Brazil Generals Say Thanks, But No Thanks to Military TakeoverBy , , and
Temer says there is "zero possibility" of a military coup
Calls for military intervention grow louder amid strike chaos
After days of a paralyzing truckers’ strike, the atmosphere in Brazil is so febrile that the president felt obliged to state that there was no chance of an imminent military takeover of Latin America’s largest nation.
And it wasn’t just President Michel Temer. His denial was echoed by the speaker of the lower house, Rodrigo Maia, as well as by the most senior military official in the presidential palace, General Sergio Etchegoyen.
"It’s an idea from the last century, it’s a question which I personally think makes no sense," said Etchegoyen, the cabinet minister for institutional security. "But there are still some people who think this alternative is possible."
Among the pickets of striking truckers, there is a small, but vocal group demanding military intervention. Brazil was ruled by the armed forces as recently as 1985, and unlike its Latin American neighbors, human rights violations in that era largely went unpunished. What started as a fringe movement during the protests to impeach President Dilma Rousseff is now gathering steam, fueled by a political and economic crisis. Supporters of the military feel increasingly emboldened as a weak, unpopular president becomes increasingly dependent on the armed forces to tackle the country’s problems. Meanwhile former Army Captain Jair Bolsonaro, who denies Brazil’s 1964-85 military rule was a dictatorship, gained support for his presidential bid.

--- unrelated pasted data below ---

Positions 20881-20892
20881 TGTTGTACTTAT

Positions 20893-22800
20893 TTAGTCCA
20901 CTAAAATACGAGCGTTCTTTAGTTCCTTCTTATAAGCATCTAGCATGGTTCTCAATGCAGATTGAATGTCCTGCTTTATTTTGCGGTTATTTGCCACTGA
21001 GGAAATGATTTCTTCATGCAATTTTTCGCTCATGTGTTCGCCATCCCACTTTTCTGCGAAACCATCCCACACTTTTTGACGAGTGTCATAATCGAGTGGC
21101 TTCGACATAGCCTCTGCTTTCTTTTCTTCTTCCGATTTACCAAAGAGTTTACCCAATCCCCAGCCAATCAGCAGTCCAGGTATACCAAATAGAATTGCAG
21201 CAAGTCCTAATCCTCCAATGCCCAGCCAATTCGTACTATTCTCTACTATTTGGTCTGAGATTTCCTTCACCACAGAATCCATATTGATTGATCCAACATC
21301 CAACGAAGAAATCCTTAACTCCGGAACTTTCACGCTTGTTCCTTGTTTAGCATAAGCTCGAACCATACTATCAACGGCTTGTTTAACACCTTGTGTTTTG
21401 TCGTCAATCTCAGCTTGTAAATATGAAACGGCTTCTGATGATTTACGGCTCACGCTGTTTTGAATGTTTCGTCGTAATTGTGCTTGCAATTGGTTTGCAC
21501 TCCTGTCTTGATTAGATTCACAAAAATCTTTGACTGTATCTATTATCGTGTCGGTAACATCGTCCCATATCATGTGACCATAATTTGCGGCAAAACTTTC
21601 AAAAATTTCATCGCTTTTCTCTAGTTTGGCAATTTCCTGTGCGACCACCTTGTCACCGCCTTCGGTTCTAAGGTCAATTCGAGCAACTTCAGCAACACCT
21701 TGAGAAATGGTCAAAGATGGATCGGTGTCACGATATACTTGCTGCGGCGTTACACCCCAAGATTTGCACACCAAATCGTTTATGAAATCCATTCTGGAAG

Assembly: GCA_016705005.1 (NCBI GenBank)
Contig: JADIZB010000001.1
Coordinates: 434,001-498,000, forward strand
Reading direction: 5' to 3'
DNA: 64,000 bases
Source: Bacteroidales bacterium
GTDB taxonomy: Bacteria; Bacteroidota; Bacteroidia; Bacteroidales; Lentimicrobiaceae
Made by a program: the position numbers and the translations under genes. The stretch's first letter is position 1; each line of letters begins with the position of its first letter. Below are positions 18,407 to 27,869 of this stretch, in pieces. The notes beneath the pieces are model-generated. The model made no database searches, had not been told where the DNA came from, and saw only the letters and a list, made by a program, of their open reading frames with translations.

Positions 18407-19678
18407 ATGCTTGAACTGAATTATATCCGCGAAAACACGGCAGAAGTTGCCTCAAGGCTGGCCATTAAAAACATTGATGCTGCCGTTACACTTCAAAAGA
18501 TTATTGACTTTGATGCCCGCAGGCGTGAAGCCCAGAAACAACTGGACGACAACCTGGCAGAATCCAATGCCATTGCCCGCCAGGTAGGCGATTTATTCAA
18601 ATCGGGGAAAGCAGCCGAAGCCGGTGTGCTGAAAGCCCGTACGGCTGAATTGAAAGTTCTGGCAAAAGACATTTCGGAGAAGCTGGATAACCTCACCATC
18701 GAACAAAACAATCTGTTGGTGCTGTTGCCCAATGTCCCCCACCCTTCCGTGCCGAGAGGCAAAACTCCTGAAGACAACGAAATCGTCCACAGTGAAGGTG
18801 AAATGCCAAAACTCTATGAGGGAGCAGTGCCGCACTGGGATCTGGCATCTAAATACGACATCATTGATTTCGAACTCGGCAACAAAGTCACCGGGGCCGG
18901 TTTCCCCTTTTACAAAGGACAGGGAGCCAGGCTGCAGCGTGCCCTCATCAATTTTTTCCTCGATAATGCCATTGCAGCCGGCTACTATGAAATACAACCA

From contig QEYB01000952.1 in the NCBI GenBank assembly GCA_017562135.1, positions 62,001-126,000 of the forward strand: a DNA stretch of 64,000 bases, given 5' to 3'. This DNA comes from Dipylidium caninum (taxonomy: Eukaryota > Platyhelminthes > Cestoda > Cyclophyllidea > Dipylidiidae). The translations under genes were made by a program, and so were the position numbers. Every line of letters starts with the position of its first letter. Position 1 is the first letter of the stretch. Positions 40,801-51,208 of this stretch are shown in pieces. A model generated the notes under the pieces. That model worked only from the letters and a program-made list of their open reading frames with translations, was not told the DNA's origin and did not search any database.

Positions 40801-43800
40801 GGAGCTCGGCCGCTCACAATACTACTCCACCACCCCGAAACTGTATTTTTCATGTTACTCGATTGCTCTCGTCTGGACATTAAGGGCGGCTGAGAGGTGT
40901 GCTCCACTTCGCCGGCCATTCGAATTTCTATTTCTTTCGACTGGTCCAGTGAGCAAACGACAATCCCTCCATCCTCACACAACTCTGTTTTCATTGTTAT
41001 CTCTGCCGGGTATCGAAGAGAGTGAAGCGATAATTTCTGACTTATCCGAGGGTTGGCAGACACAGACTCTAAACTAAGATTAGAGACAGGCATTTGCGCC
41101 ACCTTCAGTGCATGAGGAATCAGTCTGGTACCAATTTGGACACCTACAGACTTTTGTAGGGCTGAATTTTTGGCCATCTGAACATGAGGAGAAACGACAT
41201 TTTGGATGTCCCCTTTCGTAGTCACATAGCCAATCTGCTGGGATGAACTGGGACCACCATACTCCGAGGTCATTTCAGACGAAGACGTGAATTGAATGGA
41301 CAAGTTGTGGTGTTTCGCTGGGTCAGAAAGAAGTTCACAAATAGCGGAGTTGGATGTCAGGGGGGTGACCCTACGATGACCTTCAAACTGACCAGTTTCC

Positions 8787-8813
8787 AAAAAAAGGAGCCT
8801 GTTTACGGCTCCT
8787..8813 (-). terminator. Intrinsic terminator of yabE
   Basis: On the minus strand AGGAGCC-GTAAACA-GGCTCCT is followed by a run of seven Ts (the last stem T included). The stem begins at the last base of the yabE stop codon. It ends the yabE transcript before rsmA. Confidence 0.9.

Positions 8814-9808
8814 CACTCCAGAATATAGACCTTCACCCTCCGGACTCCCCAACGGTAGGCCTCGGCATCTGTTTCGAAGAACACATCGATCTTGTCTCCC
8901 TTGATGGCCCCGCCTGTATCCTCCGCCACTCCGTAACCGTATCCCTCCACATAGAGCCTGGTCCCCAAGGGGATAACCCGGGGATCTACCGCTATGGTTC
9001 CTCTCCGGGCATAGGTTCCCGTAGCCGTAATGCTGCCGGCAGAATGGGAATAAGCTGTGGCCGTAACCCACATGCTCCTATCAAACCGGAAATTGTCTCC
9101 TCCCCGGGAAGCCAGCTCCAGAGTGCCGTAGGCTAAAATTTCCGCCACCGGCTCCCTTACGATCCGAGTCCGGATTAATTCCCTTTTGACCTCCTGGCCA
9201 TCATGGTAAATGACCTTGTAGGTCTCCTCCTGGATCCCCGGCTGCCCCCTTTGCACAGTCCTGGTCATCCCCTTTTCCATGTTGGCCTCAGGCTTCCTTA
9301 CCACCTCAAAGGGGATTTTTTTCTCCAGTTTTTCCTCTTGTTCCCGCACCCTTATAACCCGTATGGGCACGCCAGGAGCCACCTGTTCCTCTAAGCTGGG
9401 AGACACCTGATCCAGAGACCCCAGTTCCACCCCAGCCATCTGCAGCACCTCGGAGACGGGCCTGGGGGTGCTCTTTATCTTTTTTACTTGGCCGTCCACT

While trust in many of Brazil’s institutions has withered amid the sprawling, years-long corruption inquiry known as Operation Carwash, the armed forces retain a level of trust among Brazilians surpassed only by the Catholic Church, according to a 2017 Latinobarometro poll.
Temer’s decision to deploy federal troops to control violent protests in Brasilia last year shocked many, but the move has now become routine. As the security situation in Rio de Janeiro deteriorated, the armed forces were sent in to maintain order, much to their dismay.
"They are not happy. There is a feeling that they are being used by a government that they don’t like," said Mauricio Santoro, a political science professor from Rio de Janeiro State University who teaches at several military academies. "All the problems the government can’t solve they hand over to the military."
Military officers are playing an increasingly high-profile political role. On the eve of the Supreme Court’s decision that paved the way for the imprisonment of former president Luiz Inacio Lula da Silva, the head of the army, General Eduardo Villas Boas, called on the judges to reject "impunity".
In February, the president appointed General Joaquim Silva e Luna as his defense minister, the first time in decades a member of the military has held the position.
In an interview with Bloomberg last week, Silva e Luna welcomed the candidacy of Bolsonaro as well as those of other ex-military personnel in October’s elections.
"Brazil is looking for someone with values, with certain attributes and they consider that the armed forces have these attributes," he said. "So Bolsonaro and another 70 or so military candidates can contribute to Brazil."
Days into this month’s truckers’ strike, Temer once more signed a decree granting the military powers to clear blockaded highways. But they met little resistance from the protesters -- many of whom had festooned their trucks with banners proclaiming their wish to see a military intervention.
Lower House Speaker Maia in an interview with Bloomberg News criticized the growing role of the military, including in the defense department.
"The military should always be the last resort because after that, there’s is no other tool to guarantee law and order," said Maia, whose family was exiled in Chile during the 1964-85 military rule.
Amid the swirl of rumors and half-truths circulating on social media and WhatsApp during the protests, claims that the army was taking over the running of the country featured prominently.
While the prospect remains distant, the political instability of recent years in Latin America’s largest economy means the idea won’t go away any time soon.
"The absurd has become the quotidian," Santoro said.
— With assistance by Fabiola Moura